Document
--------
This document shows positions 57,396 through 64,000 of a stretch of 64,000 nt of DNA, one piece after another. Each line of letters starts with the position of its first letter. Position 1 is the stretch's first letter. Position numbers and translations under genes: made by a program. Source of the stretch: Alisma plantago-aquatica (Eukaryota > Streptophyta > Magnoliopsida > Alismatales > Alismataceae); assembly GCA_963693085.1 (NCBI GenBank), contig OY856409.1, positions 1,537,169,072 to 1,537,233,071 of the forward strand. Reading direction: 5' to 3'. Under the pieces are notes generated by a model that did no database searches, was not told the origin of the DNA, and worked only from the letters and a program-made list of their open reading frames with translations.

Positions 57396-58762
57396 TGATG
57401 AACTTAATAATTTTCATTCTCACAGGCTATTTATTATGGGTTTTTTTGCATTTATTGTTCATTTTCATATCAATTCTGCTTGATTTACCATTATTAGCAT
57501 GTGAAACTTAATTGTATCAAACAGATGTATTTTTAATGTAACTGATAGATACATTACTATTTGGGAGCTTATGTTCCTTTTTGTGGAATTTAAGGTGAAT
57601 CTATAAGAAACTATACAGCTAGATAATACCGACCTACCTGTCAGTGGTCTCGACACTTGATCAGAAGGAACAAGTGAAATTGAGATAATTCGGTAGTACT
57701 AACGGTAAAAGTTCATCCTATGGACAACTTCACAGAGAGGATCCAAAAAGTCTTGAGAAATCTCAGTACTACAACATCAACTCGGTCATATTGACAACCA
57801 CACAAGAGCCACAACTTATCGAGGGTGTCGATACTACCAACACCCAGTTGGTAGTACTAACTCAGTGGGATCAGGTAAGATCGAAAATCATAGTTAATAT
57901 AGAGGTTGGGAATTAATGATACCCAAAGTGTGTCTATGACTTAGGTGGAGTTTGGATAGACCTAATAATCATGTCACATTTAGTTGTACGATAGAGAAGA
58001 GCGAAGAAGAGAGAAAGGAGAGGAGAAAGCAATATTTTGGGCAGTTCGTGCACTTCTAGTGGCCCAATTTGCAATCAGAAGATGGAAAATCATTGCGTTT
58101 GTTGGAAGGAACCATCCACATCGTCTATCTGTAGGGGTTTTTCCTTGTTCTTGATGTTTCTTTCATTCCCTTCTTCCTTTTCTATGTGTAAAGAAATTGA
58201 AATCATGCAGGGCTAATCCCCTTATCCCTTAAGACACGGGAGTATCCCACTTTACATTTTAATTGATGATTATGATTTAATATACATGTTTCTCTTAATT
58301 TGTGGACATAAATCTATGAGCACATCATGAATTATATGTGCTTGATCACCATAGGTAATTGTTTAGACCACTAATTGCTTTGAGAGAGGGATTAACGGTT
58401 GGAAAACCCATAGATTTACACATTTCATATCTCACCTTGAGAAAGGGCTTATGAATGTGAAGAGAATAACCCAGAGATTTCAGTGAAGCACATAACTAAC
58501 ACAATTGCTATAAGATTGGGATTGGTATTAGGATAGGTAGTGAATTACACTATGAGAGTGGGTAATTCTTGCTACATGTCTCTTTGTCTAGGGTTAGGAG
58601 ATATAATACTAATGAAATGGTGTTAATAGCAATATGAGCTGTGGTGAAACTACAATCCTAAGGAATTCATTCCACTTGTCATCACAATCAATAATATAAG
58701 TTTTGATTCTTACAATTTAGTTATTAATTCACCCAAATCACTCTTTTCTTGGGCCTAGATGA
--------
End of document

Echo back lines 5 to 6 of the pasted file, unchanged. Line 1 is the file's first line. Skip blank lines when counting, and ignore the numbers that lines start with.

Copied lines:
57501 GTGAAACTTAATTGTATCAAACAGATGTATTTTTAATGTAACTGATAGATACATTACTATTTGGGAGCTTATGTTCCTTTTTGTGGAATTTAAGGTGAAT
57601 CTATAAGAAACTATACAGCTAGATAATACCGACCTACCTGTCAGTGGTCTCGACACTTGATCAGAAGGAACAAGTGAAATTGAGATAATTCGGTAGTACT